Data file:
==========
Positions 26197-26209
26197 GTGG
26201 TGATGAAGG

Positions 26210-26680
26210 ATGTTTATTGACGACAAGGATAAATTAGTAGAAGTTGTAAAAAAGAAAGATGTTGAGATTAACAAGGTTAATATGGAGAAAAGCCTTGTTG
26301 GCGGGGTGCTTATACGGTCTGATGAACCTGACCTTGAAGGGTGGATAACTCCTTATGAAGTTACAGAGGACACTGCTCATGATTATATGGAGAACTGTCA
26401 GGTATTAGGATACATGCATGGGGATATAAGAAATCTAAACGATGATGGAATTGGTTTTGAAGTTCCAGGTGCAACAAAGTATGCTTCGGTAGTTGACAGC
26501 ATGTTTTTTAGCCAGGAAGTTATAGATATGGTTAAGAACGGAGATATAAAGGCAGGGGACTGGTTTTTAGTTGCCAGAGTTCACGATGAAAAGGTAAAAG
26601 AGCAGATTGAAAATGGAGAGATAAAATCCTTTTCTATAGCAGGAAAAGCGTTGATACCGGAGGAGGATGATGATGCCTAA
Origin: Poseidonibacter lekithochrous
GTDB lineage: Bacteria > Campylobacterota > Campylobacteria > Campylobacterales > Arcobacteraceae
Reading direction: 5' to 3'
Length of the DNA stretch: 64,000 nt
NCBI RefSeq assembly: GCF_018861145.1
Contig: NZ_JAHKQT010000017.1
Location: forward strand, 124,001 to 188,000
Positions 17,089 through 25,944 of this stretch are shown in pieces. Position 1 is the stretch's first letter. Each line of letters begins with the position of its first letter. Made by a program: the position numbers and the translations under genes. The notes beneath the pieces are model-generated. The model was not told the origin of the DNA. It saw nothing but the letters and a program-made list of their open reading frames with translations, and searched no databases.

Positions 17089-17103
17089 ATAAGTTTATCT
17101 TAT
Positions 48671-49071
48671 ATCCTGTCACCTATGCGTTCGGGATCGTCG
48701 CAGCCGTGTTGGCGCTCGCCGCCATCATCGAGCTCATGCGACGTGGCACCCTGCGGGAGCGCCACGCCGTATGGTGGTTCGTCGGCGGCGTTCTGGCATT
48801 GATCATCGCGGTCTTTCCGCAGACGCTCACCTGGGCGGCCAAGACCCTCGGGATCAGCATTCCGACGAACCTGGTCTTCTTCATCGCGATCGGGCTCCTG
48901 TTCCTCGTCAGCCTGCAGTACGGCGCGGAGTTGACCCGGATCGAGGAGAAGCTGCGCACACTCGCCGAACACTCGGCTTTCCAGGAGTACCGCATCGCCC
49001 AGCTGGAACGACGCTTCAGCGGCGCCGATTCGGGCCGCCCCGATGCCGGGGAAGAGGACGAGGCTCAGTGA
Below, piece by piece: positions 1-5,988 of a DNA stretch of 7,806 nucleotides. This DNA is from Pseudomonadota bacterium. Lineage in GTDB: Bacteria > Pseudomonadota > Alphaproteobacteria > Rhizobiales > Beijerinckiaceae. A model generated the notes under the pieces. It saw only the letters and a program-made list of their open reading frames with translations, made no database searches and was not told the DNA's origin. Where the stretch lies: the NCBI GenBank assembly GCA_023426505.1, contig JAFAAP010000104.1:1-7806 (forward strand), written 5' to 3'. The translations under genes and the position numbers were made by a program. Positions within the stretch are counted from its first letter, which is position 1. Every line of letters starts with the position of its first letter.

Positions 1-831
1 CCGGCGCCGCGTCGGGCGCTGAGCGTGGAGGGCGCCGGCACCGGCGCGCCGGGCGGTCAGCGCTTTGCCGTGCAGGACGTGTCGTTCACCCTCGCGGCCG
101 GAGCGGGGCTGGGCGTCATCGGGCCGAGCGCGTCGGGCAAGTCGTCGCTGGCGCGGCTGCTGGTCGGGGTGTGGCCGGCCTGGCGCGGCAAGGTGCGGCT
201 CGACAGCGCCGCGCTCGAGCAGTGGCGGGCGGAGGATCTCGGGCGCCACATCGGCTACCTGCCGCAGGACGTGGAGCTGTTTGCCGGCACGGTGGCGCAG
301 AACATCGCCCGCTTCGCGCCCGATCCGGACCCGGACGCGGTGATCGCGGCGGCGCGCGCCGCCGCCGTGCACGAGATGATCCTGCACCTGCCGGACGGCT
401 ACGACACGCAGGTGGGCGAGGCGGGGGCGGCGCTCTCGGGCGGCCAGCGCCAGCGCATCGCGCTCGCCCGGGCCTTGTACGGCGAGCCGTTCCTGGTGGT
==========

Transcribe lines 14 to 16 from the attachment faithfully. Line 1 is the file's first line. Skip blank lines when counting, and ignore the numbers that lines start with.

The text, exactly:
NCBI RefSeq assembly: GCF_018861145.1
Contig: NZ_JAHKQT010000017.1
Location: forward strand, 124,001 to 188,000